Another reason not to consider Japan as an exception, Sias added, is that there have been many other countries besides Japan whose stock markets since 1890 also suffered negative inflation-adjusted returns over 30-year periods. He specifically mentioned Belgium, Denmark, France, Germany, Italy, Norway, Portugal, Sweden, Switzerland and the United Kingdom.
How relevant are these countries’ experiences to projecting the future of U.S. markets? And how relevant are the many additional countries that, while they didn’t actually produce negative-inflation-adjusted 30-year returns, nevertheless did significantly worse than any 30-year period in the U.S.? This is where you need to become a proficient historian.
While studying history won’t give us yes-or-no answers to these questions, it can increase our confidence in the financial-planning decisions we make. If your study of history leads you to conclude that non-U.S. developed countries’ experiences are either not relevant or only somewhat relevant to a U.S. retiree, then you can more confidently choose a higher spending rate in retirement. If you instead conclude that those other countries are relevant, then your rate will need to be lower.
Rosenthal, for one, doesn’t go so far as to believe non-U.S. developed countries’ experiences are irrelevant. But he does believe that, when simulating the range of possible outcomes for a U.S. retiree, U.S. history is the most relevant. One possibility, he suggested in an email, would be to calculate a safe spending rate by giving “50% weight to U.S. data and 50% weight to international data.” Such a rate would be lower than what it would be when running simulations on U.S.-only data, though not as low as 1.9%.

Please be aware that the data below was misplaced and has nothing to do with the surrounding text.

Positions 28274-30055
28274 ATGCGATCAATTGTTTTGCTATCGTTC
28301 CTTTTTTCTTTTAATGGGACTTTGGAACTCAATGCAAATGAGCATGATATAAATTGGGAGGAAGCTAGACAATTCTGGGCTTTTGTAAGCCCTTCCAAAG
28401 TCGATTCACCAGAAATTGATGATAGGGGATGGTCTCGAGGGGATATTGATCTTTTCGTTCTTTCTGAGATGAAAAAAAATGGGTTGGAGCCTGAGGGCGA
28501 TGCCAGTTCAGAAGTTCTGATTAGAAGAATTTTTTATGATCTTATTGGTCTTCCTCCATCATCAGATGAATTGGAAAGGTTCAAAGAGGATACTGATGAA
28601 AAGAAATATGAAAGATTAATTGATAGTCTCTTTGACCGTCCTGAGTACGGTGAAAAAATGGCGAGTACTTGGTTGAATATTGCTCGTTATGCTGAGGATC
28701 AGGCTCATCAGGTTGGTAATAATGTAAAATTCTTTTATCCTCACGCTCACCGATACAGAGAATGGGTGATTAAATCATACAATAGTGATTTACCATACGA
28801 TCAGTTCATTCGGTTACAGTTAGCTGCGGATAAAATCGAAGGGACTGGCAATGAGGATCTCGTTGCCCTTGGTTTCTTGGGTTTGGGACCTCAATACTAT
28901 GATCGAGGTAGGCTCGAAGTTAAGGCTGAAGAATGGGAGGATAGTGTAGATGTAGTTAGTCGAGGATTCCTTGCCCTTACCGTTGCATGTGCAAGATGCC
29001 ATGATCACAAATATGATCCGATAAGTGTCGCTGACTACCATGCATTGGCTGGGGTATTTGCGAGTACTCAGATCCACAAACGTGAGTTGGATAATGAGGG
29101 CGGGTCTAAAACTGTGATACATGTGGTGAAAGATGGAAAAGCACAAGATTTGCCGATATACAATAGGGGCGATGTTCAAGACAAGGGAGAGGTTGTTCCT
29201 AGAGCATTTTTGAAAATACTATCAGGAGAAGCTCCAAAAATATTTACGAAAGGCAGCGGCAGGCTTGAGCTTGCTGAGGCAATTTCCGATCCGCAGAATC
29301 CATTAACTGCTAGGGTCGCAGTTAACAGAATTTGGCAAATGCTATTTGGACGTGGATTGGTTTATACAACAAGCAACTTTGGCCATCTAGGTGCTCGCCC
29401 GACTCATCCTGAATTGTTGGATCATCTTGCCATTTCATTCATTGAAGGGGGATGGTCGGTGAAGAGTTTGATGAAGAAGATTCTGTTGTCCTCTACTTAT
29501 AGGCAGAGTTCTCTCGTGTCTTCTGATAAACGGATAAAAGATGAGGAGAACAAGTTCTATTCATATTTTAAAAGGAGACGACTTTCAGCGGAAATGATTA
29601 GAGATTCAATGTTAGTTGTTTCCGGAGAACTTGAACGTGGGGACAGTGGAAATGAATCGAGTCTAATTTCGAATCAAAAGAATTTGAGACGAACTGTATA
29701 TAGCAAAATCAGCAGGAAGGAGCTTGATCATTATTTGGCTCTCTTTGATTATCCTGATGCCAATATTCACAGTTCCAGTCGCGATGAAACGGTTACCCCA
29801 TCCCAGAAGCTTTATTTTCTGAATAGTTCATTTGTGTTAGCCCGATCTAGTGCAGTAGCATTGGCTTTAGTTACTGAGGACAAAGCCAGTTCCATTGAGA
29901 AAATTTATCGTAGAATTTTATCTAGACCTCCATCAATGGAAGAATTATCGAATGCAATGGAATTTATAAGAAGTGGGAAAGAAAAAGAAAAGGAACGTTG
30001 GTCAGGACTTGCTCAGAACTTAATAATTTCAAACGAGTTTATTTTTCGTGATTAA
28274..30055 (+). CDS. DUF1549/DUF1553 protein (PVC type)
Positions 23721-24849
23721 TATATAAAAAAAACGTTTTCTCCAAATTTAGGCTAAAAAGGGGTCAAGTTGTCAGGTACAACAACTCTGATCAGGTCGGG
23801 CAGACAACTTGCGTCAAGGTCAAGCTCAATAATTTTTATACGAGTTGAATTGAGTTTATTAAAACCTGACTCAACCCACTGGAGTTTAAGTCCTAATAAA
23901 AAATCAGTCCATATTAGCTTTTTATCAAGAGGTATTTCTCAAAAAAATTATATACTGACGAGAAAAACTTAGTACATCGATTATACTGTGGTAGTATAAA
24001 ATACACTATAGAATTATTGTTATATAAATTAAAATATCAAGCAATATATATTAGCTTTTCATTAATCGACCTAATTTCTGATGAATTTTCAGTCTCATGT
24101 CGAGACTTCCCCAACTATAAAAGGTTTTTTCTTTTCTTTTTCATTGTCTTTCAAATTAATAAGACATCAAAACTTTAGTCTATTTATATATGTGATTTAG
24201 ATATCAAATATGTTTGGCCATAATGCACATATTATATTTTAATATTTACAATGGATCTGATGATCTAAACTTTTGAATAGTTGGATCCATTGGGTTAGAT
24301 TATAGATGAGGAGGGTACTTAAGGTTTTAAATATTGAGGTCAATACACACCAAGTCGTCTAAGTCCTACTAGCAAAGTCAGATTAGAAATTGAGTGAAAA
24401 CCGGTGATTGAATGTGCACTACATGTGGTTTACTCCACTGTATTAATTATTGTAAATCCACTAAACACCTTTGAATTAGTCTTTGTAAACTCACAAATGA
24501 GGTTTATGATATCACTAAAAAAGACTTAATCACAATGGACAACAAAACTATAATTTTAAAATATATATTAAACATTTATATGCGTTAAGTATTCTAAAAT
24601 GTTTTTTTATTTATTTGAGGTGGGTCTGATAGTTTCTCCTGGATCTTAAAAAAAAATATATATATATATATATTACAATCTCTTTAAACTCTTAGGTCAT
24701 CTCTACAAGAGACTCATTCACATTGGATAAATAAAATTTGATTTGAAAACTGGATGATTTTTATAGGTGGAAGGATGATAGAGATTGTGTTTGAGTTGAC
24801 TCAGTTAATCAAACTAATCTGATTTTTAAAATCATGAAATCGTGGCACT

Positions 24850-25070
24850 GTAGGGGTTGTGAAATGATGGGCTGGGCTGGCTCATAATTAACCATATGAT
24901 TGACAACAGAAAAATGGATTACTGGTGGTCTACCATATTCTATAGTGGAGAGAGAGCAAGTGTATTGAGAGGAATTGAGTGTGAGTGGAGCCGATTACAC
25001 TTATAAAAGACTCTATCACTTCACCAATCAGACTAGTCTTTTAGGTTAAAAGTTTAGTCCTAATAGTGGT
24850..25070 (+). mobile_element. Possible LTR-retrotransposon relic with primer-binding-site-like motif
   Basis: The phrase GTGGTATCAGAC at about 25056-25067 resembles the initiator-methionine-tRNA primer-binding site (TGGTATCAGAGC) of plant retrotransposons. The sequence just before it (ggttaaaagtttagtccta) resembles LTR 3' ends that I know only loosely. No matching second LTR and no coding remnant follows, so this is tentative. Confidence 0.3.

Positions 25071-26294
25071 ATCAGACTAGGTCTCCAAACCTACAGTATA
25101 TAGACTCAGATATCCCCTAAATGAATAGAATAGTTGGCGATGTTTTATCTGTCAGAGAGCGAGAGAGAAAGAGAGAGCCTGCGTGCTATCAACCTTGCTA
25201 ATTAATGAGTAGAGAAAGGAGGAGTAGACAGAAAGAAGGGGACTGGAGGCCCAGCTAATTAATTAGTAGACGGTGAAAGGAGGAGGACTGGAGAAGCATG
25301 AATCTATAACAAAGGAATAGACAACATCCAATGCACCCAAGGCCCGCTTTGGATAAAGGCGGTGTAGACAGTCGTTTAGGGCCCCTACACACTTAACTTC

It’s beyond the scope of this column to take a position. Instead, my goal is to make you aware that much is riding on your reading of history.
The impact of a lower spending rule
How much? Consider that, with a 1.9% rule, you would be able to spend an inflation-adjusted $19,000 per year in retirement for every $1 million in your portfolio’s starting value upon retirement. With a 4% rule you could spend $40,000 per year, and a 6% rule would allow you to spend $60,000. The differences in these amounts translate into the difference between a comfortable retirement and just barely scraping by.
And notice that this hypothetical is based on a $1 million retirement portfolio. As I pointed out in my month-ago column on this subject, only 15% of the retirement accounts at Vanguard are worth even $250,000. So the retirement crisis is potentially a lot worse than we already knew.
In that regard, I want to correct another statistic I reported in my month-ago column that exaggerated how bad this crisis might be. I wrote that, according to an analysis of Federal Reserve data by the Center of Retirement Research (CRR) at Boston College, only 12% of workers have any retirement account in the first place. What I should have said is that only 12% have a defined-benefit plan — a pension, in other words. An additional 33% have a defined-contribution plan, such as a 401(k) or IRA.
That still means that more than half of workers have no retirement plan. So the situation is indeed grim. It just wasn’t as bad as I made it out to be.
Mark Hulbert is a regular contributor to MarketWatch. His Hulbert Ratings tracks investment newsletters that pay a flat fee to be audited. He can be reached at email@example.com.